Substitute teacher in Las Vegas, Nevada

To any and all:
I am wondering about the brilliant folks who will develop the assessment instruments that will quickly, easily and difinitively identify the MI strength of each student in our classes, and identify the level of each intelligence; We will then identyify the appropriate level to be achieved at each grade level. The natural next step will be to develop the curriculum and educational programs that will most efficiently allow our teachers to address all intelligences simultaneously.
Oh wait. With the ability to clearly identify the levels, we can also utilize technology resources to individualize education for ALL students. Brilliant! The future of education is very exciting!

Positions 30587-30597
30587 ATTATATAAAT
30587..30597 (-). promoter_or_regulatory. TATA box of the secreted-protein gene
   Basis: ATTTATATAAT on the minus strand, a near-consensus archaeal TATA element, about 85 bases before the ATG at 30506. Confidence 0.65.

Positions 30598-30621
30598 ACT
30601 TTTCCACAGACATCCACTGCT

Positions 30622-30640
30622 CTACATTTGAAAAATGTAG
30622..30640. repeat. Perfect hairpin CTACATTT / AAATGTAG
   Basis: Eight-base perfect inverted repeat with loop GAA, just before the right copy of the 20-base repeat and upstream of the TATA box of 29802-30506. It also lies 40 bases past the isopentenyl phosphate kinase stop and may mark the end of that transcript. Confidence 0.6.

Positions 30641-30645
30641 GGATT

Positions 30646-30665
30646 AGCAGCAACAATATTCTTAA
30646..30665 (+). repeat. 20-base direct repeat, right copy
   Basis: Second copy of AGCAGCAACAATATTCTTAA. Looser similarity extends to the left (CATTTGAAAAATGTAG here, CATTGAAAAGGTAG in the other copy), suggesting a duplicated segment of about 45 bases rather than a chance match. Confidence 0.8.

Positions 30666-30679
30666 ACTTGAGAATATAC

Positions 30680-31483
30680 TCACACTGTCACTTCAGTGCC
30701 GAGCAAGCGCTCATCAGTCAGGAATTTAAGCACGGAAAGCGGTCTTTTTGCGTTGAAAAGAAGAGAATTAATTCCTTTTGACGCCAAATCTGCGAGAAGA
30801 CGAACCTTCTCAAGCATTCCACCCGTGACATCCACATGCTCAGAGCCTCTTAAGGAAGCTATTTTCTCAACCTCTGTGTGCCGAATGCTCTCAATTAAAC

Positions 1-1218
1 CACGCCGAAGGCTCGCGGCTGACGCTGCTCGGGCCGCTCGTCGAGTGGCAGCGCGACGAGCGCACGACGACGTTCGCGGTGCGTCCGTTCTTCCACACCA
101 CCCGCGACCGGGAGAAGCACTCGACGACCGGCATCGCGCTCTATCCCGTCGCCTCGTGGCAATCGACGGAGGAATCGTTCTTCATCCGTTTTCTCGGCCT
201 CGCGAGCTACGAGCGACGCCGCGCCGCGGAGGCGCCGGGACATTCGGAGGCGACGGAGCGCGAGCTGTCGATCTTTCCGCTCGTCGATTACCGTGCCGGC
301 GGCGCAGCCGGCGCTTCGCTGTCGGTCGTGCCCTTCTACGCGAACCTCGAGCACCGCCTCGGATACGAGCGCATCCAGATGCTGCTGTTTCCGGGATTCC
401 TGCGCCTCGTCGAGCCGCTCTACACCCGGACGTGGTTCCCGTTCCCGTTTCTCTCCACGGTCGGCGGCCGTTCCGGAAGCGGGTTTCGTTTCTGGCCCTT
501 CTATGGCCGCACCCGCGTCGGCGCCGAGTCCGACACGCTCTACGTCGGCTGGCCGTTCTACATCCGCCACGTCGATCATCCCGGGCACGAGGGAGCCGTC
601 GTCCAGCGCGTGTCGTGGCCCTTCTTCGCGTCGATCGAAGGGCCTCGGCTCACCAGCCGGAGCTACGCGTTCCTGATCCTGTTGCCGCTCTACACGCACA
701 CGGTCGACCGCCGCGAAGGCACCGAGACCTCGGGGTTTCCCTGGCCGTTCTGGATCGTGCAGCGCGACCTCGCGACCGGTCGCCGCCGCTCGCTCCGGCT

Bob the Chef's picture

I am smart too! I am special! I am misunderstood, and one day, Hollywood and the world shall recognize my greatness, how I hover smugly above the planet, and make a movie about me and my struggle with the mediocre masses of idiot filth. I know better, and I always knew better. It gives me meaning to think so.